When you start to design an application support model, you need to figure out what kind of support you need. The easiest way generally is to run through several scenarios with your stakeholder representatives.
Start asking questions:
- What kind of functions do I need?
- Do I need a business service desk that helps whit how to questions
- Do I need a super user community that represents the user community in functional requirements?
- Security access analyst, that approves request for access, do I need technical teams for the provisioning of the access
- Do I need functional and/or technical support for databases, reporting, etc
- With some application we also do the development, so do I need development team for enhancements and changes. Do I need people with technical knowledge for bug fixes
By going through those scenarios, you start identifying those teams. You start identifying those functions you need to provide the end to end support for the application.
once you have that mapped out you can go to the second question, and often already a lot of the answers have been gathered by going through the scenario’s. and that is who is going to do it, who is going to provide this function, the providers.
*note: there can be multiple provider for a function for instance technical support can include os, database and network support from different providers)
Fulfillment can be either internally or external. E.g. if you have a SaaS providers they will probably provide the functional & infrastructure support and could also provide support for How to questions, but not per se. It is always situational.
What is a Support model?
A support model describes how support needs are being fulfilled. It describes
- the support roles and their expertise, known as functions and
- who is providing the service and under which conditions, or providers
Generally, it is a diagram that maps the various support stakeholders and process flow for incidents, enhancements, change requests, and many other support situations.
Within the Support Model, there are three main links. The Functional link, Application Link, and Infrastructure link. Each link identifies several possible functions needed to provide the support for a solution.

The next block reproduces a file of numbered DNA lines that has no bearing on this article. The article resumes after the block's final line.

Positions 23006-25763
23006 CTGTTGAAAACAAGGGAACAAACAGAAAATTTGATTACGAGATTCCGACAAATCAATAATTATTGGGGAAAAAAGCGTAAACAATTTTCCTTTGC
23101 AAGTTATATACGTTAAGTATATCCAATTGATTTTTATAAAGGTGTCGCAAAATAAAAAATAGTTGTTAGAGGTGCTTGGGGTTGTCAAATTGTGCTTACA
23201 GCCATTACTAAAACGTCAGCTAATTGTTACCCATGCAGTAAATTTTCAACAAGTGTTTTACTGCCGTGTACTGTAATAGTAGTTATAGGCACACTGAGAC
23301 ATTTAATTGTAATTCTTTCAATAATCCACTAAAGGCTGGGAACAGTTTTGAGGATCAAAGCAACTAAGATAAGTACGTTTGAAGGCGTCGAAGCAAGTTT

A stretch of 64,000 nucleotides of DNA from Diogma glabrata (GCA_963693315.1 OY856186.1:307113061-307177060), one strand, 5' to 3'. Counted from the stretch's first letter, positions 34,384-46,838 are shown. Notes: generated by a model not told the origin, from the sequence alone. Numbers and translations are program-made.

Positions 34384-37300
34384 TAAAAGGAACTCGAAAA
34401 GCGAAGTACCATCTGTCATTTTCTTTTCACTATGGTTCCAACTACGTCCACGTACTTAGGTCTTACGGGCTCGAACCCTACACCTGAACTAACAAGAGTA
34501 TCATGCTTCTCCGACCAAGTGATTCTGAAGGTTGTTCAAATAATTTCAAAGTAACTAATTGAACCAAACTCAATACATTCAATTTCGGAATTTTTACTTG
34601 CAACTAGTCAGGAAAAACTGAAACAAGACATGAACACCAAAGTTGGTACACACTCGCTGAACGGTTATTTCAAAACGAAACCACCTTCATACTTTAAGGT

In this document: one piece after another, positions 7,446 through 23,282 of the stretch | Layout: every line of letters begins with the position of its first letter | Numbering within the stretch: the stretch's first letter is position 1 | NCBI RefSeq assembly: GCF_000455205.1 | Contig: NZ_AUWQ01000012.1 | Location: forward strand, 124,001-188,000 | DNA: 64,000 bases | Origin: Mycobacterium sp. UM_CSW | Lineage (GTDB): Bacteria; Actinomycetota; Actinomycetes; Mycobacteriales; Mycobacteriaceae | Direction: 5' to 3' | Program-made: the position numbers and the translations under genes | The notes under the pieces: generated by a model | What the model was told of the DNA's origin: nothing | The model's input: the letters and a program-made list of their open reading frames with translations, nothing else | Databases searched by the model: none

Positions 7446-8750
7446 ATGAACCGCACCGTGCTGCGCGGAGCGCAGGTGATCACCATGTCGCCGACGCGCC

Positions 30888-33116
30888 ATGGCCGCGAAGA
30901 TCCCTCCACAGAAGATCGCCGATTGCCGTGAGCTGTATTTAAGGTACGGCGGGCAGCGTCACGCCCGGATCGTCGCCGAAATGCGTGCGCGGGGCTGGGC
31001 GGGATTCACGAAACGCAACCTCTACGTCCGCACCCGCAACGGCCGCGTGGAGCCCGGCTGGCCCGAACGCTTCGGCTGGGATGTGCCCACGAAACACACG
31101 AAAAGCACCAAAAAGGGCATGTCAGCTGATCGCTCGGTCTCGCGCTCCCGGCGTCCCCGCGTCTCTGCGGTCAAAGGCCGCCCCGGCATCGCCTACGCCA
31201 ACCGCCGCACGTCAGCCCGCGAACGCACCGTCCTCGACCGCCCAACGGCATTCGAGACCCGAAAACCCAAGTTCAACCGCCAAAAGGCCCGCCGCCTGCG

The Functional support link is also known as the business link. Here is where the first line of support typically lies. This is where users come with functional, how-to, master data management, enhancement and process ownership questions. Often the Functions identified in this area are provided by teams in the business itself, giving it the name of business, or functional support.
The Application support link. The functions in this area are typically provided by the IT Service Operations Management Organization. This is where the accountability for the solution’s security and reliability rests. They are responsible for operating the IT controls. Any bug fixes or changes should be done through the Functions in this support link.
The Infrastructure support link helps support all the IT infrastructure components used to provide the application service; like servers, storage, and network. Although infrastructure functions are highlighted in blue, you will find the people providing the support sit within the same team or with one of our vendors.
Figure 1 – Example Support Model
Sometimes it can be beneficial to develop the support model in two iterations. This approach can be beneficial when there is a lot of uncertainty or disagreement.
- 1st Iteration, the Logical Support Model describes the support functions and their (hierarchical) relations (often modelled with 1st, 2nd & 3rd tier lines of support)
- 2nd Iteration, The Physical Support model described how, by Who, when and where support will be provided (for the individual functions*.)
The selection of the functions is driven by the purpose of the application and its usage. It is beneficial to be aware of any changes to the delivery model. For example, if a solution’s support changes from in-house support to a SaaS or ASP based support, the needed support functions should remain the same. Remember that it is the purpose and usage of the service that drives the support needs and not the delivery model. However, the delivery model selected will have an impact on who provides the support for the given function.